As UK households struggle with the sharpest annual rise in the cost of living since the 1980s, it’s important that we talk to our children about what’s going on. After a turbulent two years, families are now faced with soaring energy bills, a National Insurance tax hike, rising food prices and an interest rate increase.
While perhaps a daunting subject to approach, the current crisis provides the perfect opportunity to start conversations around financial education, the better to equip the next generation with the tools needed to navigate periods of economic hardship.
Parents might think teaching kids about finances is a tricky task, but there are simple and practical ways to start. The benefits are that children learn about the rising cost of living and how it affects them, but also gain essential money skills to prepare them for the adult world of finance.
Use pocket money as an incentive
Giving pocket money for tasks that positively impact household bills not only helps you, but will help your children learn more about the value of money and what it takes to earn it.
Chores could be anything from washing up to checking all the lights in the house are turned off before bed. It doesn’t matter how much you give – it can be as little as a few pence – but the act of regular payments opens up the topic of money, and gets children thinking about the key pillars of money management: spending, saving, earning and giving.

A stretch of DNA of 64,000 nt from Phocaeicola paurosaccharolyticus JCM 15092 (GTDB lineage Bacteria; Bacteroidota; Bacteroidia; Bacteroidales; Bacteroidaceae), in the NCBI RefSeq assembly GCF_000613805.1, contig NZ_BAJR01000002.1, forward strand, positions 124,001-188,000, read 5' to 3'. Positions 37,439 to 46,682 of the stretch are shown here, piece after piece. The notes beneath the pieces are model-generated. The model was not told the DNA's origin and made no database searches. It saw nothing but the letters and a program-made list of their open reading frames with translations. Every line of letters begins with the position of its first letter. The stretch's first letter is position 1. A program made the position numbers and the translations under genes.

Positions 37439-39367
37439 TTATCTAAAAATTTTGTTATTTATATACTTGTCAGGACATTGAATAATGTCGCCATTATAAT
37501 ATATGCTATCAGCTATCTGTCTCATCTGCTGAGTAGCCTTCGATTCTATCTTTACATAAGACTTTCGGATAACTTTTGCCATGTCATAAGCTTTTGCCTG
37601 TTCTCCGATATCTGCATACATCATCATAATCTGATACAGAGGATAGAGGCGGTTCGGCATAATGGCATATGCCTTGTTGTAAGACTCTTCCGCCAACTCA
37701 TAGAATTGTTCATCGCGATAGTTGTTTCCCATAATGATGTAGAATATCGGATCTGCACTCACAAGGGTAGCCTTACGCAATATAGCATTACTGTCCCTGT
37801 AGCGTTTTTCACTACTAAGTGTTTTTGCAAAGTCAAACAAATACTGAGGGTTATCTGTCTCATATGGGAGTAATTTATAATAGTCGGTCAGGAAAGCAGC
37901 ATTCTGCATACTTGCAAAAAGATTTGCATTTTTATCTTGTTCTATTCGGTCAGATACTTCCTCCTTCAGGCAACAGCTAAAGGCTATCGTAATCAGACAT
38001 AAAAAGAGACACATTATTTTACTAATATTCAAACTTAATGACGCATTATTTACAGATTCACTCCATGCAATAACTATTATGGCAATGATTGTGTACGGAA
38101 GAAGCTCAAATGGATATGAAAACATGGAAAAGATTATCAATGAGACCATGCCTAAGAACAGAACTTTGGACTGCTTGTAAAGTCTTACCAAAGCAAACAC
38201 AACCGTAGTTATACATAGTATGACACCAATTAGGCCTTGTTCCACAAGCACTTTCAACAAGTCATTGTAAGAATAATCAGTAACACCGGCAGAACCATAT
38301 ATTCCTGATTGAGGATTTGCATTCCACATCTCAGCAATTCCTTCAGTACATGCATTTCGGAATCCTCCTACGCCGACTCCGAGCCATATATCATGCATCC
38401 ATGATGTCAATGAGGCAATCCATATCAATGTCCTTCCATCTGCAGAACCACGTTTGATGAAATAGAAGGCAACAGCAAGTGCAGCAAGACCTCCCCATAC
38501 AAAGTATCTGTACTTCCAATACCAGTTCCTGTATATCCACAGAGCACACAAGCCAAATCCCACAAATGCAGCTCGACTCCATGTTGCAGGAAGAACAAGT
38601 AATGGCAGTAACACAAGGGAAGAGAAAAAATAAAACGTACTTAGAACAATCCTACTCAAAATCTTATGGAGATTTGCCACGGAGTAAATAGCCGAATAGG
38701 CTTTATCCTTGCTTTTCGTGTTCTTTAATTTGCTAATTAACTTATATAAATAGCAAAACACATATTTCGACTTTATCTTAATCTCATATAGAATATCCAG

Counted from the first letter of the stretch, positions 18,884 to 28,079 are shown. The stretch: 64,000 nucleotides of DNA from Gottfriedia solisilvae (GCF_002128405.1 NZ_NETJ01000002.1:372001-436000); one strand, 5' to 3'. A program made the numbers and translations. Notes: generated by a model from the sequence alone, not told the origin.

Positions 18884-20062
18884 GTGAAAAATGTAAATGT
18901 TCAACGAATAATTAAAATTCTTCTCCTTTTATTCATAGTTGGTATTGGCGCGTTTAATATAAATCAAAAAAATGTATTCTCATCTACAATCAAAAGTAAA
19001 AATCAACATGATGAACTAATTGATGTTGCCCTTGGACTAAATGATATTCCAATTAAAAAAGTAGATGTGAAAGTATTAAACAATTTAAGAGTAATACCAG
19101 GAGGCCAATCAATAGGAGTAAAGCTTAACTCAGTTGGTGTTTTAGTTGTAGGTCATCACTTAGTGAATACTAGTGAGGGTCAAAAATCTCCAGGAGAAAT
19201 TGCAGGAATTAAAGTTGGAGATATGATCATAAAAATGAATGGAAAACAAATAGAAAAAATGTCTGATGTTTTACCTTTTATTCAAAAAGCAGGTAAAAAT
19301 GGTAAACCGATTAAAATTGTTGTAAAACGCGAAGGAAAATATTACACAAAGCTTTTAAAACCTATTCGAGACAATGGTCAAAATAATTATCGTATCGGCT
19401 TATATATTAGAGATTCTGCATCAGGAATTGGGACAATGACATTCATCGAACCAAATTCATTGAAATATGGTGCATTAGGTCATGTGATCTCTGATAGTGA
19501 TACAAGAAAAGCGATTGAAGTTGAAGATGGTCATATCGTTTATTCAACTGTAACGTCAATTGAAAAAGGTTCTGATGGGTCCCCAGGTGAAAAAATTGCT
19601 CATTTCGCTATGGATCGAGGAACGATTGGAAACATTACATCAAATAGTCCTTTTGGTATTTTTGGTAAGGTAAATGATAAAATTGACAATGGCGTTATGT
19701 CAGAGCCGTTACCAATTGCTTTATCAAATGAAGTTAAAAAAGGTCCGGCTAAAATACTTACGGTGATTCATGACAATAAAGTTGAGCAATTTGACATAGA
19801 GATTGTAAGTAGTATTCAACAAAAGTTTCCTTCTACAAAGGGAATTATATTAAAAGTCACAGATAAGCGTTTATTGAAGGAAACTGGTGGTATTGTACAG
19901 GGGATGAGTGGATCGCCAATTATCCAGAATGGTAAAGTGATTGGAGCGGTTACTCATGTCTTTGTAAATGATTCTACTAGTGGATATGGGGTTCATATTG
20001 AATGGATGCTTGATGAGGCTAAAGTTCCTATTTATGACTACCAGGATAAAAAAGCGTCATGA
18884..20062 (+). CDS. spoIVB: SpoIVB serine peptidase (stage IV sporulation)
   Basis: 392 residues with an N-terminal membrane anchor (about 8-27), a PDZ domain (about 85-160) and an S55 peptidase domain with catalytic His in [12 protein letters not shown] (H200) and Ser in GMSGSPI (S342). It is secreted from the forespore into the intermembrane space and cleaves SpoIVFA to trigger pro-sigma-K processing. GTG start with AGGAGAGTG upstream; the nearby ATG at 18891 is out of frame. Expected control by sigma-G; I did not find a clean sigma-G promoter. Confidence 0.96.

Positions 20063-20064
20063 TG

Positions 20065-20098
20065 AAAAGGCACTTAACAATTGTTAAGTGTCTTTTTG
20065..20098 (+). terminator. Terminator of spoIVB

Set a good example
Children learn money habits from parents, so try to set an example with your own finances. You can get your child involved with small day-to-day financial decisions like checking a receipt after your shop, checking for hidden charges online or putting small change into a piggy bank. Taking your child shopping is a great way to teach them about budgeting. Ask them to keep a running total of the items you buy and explain why you might choose certain brands or items if they allow you to save money.
Don’t forget the basics – and make it fun!
Teaching basic money habits through fun and educational games will help children grasp financial concepts in a safe and engaging environment. You can even use Monopoly to teach them about investing! It’s all a learning process and letting them make mistakes is part of it. Kids are better off making a £20 mistake aged seven than a £2,000 mistake aged 27.
Boost their entrepreneurial spirit
If you’re not in a financial position to give your child pocket money, encourage them to earn extra money for themselves. For older children who don’t already work at the weekend, boost their entrepreneurial spirit by getting them to think about ways they can earn extra cash. They could offer to wash a neighbour’s car or sell some old clothes or toys in an online marketplace.
Get kids involved with the bills
With utility bills increasing, now is the perfect time to show children how household bills are calculated. Explain what the numbers on your energy meter mean and how small decisions around the home can impact this number and your monthly bill.
Ask them to turn off the TV, their games console and lights to see how the numbers move. This will help you save money in the long run and make your children aware of the impact of their actions.